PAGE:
Monitoring API Connect - 2020 update

9 November 2020

Even though a lot has changed within the API Connect product and the types and numbers of stacks we’re running since I first posted an overview of monitoring API Connect , the main areas we monitor haven’t.

We are still using Grafana as a central location for dashboarding and analysing data across different data sources but some of the tools we’re using to collect the data have changed. Having access to all the data in a single UI is really powerful, especially when troubleshooting or investigating events across the systems, being able to identify correlations between data from external load balancing, response times parsed from logs and pod utilisation metrics can really help narrrow in on specific components and how they impact the wider solution.

Metrics

Metrics flow

For metrics we’re making use of the IBM Cloud Monitoring with Sysdig to gather metrics from across the kubernetes deployment, including metrics from kubernetes itself and recognisable container applications such as nginx. We also supplement this with our own custom metrics exporter, Trawler, which we built for API Connect to extract key application specific data and expose them to a prometheus compatible monitoring tool or send them to graphite. Examples of data gathererd are counts of objects within API Manager and DataPower and analytics call counts. For endpoint and availability monitoring we are continuing to use Hem which is a simple python application to call HTTP(s) endpoints and send the metrics to our graphtie stack. All of these then come together to view within our grafana dashboards - and to be used within new exploratory dashboards whilst problem solving as needed.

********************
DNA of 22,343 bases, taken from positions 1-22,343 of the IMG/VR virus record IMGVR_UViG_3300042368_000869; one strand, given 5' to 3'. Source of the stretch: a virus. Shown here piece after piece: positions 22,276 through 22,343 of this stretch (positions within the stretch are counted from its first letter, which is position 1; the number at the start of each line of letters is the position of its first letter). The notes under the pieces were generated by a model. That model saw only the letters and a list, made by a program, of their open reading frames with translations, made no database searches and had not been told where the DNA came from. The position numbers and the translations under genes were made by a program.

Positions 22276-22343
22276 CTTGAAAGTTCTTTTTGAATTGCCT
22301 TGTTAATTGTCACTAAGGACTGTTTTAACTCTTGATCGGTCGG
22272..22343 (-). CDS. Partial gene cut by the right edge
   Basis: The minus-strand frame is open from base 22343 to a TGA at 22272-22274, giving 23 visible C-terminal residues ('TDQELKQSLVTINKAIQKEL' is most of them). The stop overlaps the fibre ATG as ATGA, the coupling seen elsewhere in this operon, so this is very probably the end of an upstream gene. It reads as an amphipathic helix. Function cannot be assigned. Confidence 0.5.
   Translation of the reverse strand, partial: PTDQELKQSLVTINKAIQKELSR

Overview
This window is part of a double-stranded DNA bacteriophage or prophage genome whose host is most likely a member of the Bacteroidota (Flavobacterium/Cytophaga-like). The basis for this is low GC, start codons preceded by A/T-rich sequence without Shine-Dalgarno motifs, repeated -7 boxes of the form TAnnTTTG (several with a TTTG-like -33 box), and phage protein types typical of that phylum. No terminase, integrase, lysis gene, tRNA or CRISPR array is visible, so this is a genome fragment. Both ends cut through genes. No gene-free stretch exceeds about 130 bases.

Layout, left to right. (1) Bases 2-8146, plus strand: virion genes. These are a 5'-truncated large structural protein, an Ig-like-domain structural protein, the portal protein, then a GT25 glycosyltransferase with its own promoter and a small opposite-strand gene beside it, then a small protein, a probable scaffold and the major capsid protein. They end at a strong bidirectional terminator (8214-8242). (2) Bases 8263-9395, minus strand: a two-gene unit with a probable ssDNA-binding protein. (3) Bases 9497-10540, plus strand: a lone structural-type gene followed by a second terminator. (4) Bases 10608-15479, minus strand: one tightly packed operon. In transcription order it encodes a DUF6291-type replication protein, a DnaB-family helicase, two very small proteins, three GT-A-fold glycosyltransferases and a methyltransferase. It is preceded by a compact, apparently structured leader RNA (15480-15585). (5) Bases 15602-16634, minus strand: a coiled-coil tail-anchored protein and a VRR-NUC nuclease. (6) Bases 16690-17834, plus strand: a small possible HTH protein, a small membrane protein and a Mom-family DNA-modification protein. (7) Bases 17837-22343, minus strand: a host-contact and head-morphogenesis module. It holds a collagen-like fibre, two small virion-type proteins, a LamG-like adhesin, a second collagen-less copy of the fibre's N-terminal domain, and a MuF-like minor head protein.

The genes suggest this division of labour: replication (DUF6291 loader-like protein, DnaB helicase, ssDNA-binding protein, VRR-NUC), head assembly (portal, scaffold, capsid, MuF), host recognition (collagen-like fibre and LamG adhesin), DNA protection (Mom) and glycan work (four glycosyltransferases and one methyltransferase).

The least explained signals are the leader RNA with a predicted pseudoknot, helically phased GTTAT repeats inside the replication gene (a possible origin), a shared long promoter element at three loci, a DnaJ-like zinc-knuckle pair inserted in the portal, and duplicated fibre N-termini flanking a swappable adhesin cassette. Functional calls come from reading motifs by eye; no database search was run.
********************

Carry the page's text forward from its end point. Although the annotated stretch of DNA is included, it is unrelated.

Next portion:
Logging

Logging flow

For our logging infrastructure, we continue to use Elastic, making use of the filebeat agent within our clusters to gather and tag the container logs, then some custom parsing in logstash to parse out the significant elements from the different logs so that we can easily correlate these with events going on in the system. A lot of the time this data is then viewed in timeseries graphs within grafana, but also linked to Kibana views to dig deeper in the logs themselves.